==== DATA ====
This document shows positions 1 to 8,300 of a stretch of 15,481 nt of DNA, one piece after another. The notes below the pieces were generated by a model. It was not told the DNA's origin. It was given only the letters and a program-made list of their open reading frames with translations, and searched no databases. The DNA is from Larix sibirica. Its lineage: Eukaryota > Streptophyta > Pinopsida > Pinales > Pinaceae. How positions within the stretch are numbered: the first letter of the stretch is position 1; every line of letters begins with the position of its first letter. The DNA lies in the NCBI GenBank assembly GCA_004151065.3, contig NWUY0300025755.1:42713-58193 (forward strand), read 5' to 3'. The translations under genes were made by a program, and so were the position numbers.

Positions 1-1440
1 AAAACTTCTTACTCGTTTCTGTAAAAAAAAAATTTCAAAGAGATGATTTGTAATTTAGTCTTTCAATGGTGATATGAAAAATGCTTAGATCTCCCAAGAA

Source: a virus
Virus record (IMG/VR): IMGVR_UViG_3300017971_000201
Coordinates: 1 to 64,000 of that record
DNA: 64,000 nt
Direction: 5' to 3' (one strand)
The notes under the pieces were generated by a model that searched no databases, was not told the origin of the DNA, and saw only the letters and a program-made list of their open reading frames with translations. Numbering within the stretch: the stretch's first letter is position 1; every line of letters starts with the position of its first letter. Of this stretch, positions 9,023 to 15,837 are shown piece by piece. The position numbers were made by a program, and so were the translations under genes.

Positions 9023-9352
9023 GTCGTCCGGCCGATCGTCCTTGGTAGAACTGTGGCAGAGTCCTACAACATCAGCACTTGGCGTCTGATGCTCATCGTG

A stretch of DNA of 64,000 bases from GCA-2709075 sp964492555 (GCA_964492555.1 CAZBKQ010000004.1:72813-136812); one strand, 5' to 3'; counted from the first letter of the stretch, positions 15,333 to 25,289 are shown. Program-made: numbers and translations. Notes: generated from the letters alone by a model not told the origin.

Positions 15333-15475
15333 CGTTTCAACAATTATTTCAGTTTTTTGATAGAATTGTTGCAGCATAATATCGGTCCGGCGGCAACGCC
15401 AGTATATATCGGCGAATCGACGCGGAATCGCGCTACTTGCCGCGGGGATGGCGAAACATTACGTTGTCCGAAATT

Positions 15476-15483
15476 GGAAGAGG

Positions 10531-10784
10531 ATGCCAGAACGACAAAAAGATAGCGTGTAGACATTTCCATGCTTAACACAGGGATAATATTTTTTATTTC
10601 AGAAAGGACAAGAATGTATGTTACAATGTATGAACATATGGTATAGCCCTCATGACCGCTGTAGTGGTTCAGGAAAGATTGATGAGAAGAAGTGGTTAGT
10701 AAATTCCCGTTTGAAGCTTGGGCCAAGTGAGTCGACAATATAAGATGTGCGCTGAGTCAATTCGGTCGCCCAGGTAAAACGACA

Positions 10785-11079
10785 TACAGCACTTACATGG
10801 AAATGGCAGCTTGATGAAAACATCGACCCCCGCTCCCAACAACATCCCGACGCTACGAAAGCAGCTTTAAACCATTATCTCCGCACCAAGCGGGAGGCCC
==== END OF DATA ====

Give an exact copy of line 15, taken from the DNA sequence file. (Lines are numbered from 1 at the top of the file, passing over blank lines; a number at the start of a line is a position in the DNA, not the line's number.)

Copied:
15401 AGTATATATCGGCGAATCGACGCGGAATCGCGCTACTTGCCGCGGGGATGGCGAAACATTACGTTGTCCGAAATT